Prolog/Definite Clause Grammars

Prolog has a mechanism for defining certain grammars called Definite Clause Grammar notation. This makes it easy to write parsers. Note that while DCG syntax is part of the ISO standard, DCG semantics are not.[citation needed]

Grammar rules can be written in the form:

head --> body

For example:

sentence --> noun_phrase, verb_phrase.

Which will be translated to:


It means, that the sentence clause will receive L0 as input, and after parsing from a sentence from L0, it will give back LREMAINDER. Let's assume that your start symbol is sentence. Then LREMAINDER is expected to be [ ] after a successful parsing. The interpretation of the body of this clause is: if we parse a noun_phrase and a verb_phrase from our sentence, we will get back an empty list.

You can also call prolog predicates using braces.


An example DCG program, which can parse numbers:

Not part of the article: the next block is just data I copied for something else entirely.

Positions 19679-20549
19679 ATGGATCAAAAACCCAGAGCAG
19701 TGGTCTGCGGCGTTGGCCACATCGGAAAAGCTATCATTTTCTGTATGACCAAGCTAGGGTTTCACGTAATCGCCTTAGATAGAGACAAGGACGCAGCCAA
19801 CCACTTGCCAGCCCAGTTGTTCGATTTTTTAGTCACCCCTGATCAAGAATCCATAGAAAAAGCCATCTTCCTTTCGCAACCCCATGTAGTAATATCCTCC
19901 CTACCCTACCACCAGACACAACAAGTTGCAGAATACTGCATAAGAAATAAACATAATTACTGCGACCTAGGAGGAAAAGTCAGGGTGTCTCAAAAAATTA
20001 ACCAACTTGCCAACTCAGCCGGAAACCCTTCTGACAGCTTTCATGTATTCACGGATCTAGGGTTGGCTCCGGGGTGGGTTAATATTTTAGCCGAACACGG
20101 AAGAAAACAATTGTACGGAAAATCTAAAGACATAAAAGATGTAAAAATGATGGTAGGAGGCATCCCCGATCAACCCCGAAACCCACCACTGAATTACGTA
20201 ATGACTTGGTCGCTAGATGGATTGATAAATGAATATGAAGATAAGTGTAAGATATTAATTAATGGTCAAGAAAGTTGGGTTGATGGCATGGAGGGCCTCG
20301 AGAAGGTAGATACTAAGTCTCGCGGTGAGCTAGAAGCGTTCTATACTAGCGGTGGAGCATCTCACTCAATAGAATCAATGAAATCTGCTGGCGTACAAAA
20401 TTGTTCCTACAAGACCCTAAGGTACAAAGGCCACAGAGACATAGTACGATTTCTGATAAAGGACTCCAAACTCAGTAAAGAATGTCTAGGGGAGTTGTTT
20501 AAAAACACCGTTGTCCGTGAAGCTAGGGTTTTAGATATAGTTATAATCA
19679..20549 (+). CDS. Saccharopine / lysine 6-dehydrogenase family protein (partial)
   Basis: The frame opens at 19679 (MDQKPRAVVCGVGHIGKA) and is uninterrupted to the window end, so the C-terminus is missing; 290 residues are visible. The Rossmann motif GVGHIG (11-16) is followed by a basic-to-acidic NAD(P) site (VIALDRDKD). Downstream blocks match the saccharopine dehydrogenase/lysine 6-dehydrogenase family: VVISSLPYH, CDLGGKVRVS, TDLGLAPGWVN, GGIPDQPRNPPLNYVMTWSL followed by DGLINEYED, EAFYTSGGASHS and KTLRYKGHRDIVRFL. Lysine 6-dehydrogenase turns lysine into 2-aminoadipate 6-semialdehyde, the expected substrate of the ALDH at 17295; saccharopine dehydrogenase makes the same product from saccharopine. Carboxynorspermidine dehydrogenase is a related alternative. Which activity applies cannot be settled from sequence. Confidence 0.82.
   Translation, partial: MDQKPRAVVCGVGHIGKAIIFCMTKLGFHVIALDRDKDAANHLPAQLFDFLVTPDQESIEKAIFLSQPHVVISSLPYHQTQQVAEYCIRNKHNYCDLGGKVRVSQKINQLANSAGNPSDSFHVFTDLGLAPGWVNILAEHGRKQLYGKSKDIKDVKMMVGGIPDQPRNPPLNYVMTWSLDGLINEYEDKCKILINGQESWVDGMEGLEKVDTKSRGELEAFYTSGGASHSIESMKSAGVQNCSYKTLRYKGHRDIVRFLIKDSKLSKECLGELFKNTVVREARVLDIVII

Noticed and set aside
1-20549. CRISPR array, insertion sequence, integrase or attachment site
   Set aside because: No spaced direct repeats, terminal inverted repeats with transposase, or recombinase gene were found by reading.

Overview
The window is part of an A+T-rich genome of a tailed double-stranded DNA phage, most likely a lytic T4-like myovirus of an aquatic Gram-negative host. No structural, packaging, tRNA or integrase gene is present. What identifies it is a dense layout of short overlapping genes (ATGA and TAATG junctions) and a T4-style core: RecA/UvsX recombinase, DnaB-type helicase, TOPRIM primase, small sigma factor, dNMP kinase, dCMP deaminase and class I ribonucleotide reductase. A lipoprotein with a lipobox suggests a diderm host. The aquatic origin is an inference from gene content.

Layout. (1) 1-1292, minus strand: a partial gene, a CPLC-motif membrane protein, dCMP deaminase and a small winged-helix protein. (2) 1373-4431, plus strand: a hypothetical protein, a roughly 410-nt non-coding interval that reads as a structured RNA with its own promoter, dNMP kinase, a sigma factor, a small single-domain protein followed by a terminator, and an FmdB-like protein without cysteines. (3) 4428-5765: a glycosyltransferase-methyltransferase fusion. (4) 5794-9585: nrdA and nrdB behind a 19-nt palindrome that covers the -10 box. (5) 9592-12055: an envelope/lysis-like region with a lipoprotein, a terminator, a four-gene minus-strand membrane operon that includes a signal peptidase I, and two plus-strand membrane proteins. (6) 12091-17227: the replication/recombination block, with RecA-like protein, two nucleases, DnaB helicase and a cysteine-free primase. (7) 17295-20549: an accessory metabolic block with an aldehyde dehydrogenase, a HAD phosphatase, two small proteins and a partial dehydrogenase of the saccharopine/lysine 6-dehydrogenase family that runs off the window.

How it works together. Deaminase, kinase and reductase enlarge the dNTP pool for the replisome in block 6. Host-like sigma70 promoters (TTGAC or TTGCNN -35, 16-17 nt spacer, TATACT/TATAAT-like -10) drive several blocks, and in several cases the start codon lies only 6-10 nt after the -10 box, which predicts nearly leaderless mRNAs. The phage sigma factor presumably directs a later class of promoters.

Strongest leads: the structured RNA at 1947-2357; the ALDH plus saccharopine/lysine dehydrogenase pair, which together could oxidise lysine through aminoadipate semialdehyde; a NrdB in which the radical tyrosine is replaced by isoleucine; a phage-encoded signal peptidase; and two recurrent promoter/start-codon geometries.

number --> digit, number_remaining.
number_remaining --> dot,number_remaining.
number_remaining --> digit,number_remaining.
dot -->[0'.].
digit --> [J], {digit_code(J)}.
digit_code(J):- J >= 0'0, J =< 0'9.

Note: 0'9 means the character 9 (or more precisely, the character code of 9, because there's no distinct character datatype in SWI).

If you try to consult this program, you might get a warning, because we redefined the built-in number/2 predicate.

Running the program:

?- number("120",L).
L = [] ;

We get back one "result": it means that the parsing wasn't ambiguous. (There's only one possible parsing tree of the input.)

One of the earlier examples, revappend, can be written using DCG:

revappend([]) --> [].
revappend([X|Xs]) --> revappend(Xs), [X].

External linksEdit

Chomsky hierarchy of grammars on Wikipedia